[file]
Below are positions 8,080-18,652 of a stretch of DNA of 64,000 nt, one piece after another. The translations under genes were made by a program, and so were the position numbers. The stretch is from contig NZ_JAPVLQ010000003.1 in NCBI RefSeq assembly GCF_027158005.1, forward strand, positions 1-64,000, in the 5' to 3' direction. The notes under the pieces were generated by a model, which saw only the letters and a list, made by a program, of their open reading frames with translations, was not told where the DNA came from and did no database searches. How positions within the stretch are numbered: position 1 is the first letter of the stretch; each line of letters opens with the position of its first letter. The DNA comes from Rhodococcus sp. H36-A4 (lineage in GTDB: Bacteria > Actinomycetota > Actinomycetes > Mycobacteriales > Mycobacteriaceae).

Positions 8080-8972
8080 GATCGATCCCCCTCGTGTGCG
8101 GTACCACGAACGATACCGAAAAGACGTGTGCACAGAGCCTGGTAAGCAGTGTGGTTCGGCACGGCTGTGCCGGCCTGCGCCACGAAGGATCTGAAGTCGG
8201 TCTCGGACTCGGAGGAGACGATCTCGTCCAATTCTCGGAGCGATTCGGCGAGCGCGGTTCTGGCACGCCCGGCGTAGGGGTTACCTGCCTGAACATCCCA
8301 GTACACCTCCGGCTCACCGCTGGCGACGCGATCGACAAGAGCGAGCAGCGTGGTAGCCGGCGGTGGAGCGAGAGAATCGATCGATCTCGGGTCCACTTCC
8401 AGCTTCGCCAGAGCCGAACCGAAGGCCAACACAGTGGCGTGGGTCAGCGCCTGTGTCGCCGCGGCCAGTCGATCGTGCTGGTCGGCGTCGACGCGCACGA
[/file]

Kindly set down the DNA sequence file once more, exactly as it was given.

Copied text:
Below are positions 8,080-18,652 of a stretch of DNA of 64,000 nt, one piece after another. The translations under genes were made by a program, and so were the position numbers. The stretch is from contig NZ_JAPVLQ010000003.1 in NCBI RefSeq assembly GCF_027158005.1, forward strand, positions 1-64,000, in the 5' to 3' direction. The notes under the pieces were generated by a model, which saw only the letters and a list, made by a program, of their open reading frames with translations, was not told where the DNA came from and did no database searches. How positions within the stretch are numbered: position 1 is the first letter of the stretch; each line of letters opens with the position of its first letter. The DNA comes from Rhodococcus sp. H36-A4 (lineage in GTDB: Bacteria > Actinomycetota > Actinomycetes > Mycobacteriales > Mycobacteriaceae).

Positions 8080-8972
8080 GATCGATCCCCCTCGTGTGCG
8101 GTACCACGAACGATACCGAAAAGACGTGTGCACAGAGCCTGGTAAGCAGTGTGGTTCGGCACGGCTGTGCCGGCCTGCGCCACGAAGGATCTGAAGTCGG
8201 TCTCGGACTCGGAGGAGACGATCTCGTCCAATTCTCGGAGCGATTCGGCGAGCGCGGTTCTGGCACGCCCGGCGTAGGGGTTACCTGCCTGAACATCCCA
8301 GTACACCTCCGGCTCACCGCTGGCGACGCGATCGACAAGAGCGAGCAGCGTGGTAGCCGGCGGTGGAGCGAGAGAATCGATCGATCTCGGGTCCACTTCC
8401 AGCTTCGCCAGAGCCGAACCGAAGGCCAACACAGTGGCGTGGGTCAGCGCCTGTGTCGCCGCGGCCAGTCGATCGTGCTGGTCGGCGTCGACGCGCACGA